Awards season is in full-swing, and Saoirse Ronan, star of the Irish-film Brooklyn, is poised for her second Oscar nomination at the ripe old age of 21 (previously nominated for Best Supporting Actress in Atonement).
Brooklyn is a love story that is so much more than that. This is a story based on the life of a fictional Irish immigrant, Eilis (Ronan), who leaves everything behind in Ireland in the hopes that she will find a better life in America. The movie itself is heartbreaking in its extremely accurate portrait of life as a young immigrant. Eilis finds the transition difficult at first: from a vomit-inducing boat ride across the Atlantic, to her new life in a boarding house run by the kind but strict Madge Kehoe (Julie Walters). Eventually, she falls in love with an Italian plumber (insert Mario/Luigi jokes here), and although she still saves money to travel back, she forgets how much she misses her home across the ocean. Of course, the life of an immigrant in the 1950’s is never simple, and the life of an Irish immigrant is never just smiles and rainbows. Tragedy strikes hard, and Eilis is soon forced to choose between her new life in America and her old life in Ireland.
The technical aspects of the story are wonderful: costumes, production design, cinematography all contribute to make this film feel as Irish as St. Patrick’s Day. It is the story and score, however, that really makes the film Irish. The obvious emotional Irish music is used to its fullest extent in the film, making the audience feel just as torn, sad, and miserable as Eilis does at key points of the film. The sorrow in Irish films is always conveyed through the fiddle, but here, it feels more like deep depression. It won’t get a nomination for Best Score, but I certainly would vote for it. The key aspect of the film, however, is the story. “There is nothing more heart-wrenching than having to leave your home forever.” This is the mantra of my ancestors: my grandfather, his five brothers and sisters, my grandmother’s parents, and their siblings. To hear from them about what it was like to leave Ireland, knowing in their hearts that even though they said they would return that they would not, is devastating. To see it so accurately depicted on the screen is tragic. Imagine, then, what it must feel like to those who experienced it.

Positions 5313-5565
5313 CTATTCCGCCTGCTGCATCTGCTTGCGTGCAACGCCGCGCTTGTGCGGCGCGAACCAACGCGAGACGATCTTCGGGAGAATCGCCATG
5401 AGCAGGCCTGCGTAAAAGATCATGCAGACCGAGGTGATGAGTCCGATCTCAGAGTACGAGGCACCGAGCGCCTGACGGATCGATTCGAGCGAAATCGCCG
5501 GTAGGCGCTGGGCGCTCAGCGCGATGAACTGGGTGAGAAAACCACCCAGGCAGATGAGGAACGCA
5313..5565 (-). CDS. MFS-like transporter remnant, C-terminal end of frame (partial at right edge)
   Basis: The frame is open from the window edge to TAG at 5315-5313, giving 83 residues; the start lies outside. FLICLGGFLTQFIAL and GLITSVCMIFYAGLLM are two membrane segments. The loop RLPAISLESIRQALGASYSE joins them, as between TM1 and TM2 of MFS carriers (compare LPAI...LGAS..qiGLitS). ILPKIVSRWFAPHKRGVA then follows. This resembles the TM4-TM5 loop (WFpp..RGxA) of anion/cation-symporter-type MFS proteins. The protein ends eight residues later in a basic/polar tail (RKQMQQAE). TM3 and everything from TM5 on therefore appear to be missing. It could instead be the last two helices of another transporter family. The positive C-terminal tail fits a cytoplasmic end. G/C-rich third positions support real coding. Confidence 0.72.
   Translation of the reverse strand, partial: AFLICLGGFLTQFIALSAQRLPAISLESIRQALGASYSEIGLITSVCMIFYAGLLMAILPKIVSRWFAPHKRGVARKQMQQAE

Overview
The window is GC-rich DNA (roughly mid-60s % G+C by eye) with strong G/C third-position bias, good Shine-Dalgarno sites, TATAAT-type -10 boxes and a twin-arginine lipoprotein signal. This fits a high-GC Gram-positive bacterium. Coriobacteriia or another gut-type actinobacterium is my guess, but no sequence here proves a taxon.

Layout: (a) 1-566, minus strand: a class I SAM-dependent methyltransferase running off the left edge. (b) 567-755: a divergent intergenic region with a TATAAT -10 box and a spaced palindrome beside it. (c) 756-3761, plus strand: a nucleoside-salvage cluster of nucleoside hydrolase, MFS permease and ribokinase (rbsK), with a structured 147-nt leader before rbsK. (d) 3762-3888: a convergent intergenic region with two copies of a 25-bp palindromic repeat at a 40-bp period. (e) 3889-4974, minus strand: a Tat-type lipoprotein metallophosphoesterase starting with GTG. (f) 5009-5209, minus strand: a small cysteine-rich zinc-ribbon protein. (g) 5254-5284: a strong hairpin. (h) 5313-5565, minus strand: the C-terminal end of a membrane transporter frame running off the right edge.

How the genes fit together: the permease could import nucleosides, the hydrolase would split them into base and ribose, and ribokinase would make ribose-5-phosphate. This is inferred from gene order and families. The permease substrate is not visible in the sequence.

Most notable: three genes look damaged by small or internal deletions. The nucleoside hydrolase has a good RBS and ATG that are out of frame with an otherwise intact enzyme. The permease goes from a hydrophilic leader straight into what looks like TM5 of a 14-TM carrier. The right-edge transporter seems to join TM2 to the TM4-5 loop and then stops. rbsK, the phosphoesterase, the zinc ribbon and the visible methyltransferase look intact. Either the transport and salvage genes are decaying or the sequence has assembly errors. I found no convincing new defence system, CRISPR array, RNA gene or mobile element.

Thousands of Irish immigrants left the comfort, the familiarity of their nation and home to try and make it in America. One scene in particular will hit you like a punch to the stomach; it made me cry like a baby. It is the scene in which the inevitable question is answered: “What if you don’t make it on your own?” It is here that we see the shining star that is Saoirse Ronan. Her emotional performance breaks your heart slowly, mostly without her having to utter a word. She breaks slowly and steadily, and your heart breaks along with her until the end, leaving you feeling somewhere between absolute misery and complete happiness. This is what it felt like to be an Irish immigrant. Until today, Ireland’s finest actor had been Brendan Gleeson (Gangs of New York, Troy) and half of three-time Oscar winner Daniel Day-Lewis (My Left Foot, There Will Be Blood, Lincoln). I say confidently that the finest is now Ronan, who was the youngest Irish actress to be nominated for an Oscar, and will be the youngest actress ever to have two Oscar nominations.